Sunday, February 20, 2005

ARTS: As You Like It

Sir Peter Hall has done a fine job of bringing to life Shakespeare's As You Like It at the Ahmanson Theatre, with his daughter Rebecca Hall starring as Rosalind. Although it may be argued that As You Like It was a rough draft of themes more finely honed in Twelfth Night or A Midsummer Night's Dream, the classic Bard comedy elements (girl-dressed-as-boy falls in love with boy while another girl falls for the "boy"), with fantastical twists that make it all work out right in the end, are ever delightful. A signature element of this play is the contrast between courtly people and country folk, and though peasant shepherds are portrayed as a bit dim, they are all equals in love. Indeed, it is the shepherd boy Silvius who expounds on "what 'tis to love" as Phebe, Ganymede-Rosalind, and Orlando add only a chorus of "and I".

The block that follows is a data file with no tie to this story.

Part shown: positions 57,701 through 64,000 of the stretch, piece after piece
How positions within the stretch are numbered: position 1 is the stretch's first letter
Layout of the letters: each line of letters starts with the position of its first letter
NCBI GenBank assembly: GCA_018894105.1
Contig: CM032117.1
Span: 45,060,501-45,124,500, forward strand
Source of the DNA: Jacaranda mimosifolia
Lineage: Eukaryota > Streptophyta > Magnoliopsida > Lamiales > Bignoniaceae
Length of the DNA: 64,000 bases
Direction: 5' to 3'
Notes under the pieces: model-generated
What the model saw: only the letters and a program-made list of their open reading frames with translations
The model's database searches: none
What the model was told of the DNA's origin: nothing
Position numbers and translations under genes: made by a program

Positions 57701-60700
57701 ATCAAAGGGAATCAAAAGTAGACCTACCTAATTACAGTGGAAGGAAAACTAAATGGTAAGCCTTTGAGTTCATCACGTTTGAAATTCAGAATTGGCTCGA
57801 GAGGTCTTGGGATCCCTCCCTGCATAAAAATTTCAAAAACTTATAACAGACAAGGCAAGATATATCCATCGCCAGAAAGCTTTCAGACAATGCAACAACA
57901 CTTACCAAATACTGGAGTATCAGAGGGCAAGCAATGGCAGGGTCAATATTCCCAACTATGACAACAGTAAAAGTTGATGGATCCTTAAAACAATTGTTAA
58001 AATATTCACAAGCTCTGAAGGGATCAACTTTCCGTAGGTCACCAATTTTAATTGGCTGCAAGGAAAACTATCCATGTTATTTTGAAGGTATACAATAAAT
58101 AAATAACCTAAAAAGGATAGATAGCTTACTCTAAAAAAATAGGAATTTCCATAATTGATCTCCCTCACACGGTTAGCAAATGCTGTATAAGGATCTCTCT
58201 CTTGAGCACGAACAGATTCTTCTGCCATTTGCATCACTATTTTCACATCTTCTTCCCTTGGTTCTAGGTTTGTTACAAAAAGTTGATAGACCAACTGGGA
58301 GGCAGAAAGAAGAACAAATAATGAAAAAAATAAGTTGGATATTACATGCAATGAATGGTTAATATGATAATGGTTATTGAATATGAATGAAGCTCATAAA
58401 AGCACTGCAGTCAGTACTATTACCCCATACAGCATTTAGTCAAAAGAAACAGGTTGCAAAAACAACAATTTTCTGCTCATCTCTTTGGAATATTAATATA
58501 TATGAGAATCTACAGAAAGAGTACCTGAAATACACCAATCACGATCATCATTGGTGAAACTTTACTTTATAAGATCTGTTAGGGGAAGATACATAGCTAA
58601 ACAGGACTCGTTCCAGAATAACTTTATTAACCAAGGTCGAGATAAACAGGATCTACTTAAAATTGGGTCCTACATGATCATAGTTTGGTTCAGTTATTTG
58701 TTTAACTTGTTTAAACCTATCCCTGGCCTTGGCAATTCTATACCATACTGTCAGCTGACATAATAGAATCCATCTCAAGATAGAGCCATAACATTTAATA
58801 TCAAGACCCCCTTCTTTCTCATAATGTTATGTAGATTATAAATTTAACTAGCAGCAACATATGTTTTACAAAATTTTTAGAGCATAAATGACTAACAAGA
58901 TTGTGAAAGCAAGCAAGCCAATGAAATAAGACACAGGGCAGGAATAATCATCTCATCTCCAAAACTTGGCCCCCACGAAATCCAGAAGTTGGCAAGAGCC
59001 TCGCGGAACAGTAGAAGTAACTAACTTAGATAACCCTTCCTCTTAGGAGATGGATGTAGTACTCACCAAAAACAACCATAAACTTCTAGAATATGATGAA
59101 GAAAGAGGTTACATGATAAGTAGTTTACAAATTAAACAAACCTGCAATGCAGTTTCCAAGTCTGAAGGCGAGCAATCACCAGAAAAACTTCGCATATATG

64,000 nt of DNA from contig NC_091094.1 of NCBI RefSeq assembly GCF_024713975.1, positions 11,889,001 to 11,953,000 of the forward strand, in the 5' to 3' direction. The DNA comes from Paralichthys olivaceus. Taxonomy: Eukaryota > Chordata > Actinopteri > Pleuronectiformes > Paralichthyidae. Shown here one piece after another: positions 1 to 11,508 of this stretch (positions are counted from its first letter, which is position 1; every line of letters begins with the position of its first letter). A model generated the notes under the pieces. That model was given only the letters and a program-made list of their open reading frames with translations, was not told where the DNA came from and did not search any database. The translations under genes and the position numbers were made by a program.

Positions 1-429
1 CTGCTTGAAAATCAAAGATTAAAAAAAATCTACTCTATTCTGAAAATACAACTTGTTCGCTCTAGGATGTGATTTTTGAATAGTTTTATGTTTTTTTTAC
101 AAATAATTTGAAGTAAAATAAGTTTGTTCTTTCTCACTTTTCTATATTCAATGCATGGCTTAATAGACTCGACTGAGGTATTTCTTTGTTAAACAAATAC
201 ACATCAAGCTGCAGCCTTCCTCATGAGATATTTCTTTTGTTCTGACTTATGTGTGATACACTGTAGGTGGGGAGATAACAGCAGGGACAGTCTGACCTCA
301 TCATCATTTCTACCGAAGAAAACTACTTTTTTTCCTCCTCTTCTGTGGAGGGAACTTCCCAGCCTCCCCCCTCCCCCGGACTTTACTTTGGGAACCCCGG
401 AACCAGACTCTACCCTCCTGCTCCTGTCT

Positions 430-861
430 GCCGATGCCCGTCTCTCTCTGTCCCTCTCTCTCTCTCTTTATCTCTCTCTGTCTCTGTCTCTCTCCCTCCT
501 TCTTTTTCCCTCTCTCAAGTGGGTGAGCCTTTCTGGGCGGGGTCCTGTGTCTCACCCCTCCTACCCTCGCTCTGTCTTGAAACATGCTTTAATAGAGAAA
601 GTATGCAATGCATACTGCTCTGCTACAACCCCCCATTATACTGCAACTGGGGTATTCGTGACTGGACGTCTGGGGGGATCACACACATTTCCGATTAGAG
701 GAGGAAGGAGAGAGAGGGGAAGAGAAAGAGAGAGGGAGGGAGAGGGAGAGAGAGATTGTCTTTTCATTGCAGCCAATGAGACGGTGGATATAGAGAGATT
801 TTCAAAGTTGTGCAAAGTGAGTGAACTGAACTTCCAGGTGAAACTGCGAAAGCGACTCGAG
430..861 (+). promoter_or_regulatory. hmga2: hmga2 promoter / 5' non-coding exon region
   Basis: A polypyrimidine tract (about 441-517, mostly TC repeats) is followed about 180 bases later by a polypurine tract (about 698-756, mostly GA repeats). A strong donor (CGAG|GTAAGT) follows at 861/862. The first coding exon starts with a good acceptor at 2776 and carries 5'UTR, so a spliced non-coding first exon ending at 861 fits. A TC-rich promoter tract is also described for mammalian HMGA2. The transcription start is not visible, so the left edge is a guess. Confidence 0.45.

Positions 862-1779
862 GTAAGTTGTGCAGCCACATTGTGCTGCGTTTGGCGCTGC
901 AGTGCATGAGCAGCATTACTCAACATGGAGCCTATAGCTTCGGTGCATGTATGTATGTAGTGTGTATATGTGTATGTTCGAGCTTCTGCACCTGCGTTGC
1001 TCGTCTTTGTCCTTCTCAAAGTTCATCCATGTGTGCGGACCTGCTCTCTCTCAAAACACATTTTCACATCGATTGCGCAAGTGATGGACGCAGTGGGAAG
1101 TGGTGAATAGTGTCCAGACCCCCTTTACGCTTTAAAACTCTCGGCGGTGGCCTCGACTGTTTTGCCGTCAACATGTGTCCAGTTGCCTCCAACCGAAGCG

In this production, all of the characters are vivid and well-acted. Rebecca Hall as Rosalind and Dan Stevens as Orlando are charmingly fresh, earnest, and noble. Rebecca Callard as Celia acts the perfect "younger sister". The shepherd boy Silvius (David Birkin) is sweetly plaintive, while shepherd girls Phebe and Audrey are good physical comediennes. Michael Siberry as the fool Touchstone has the right cynical demeanor, but unfortunately talks out of the side of his mouth most of the time so you can't understand what he's saying. And Jaques is perfectly irrascible (but good with diction, especially important as he gets the famous "All the world's a stage" speech). Peter Hall's direction compliments the text with some meaningful visualization, with scenes such as Oliver's passing of bribe money to the wrestler, Orlando's first dumbstruck exchanges with Rosalind, Orlando putting love notes on all the trees, "Ganymede" sometimes forgetting "his" part, and Phebe's reluctant acquiescience to Silvius in the end. And his overall dressing of the usurping Duke Frederick in a paramilitary uniform gave an insightful impression of him as an arbitrary, controlling, and mildly paranoid dictator. The set was simple, but a few trees that blended seamlessly into a backdrop created a perfectly pastoral forest. All in all, it was delightful to pass an afternoon in the Forest of Arden with these characters.

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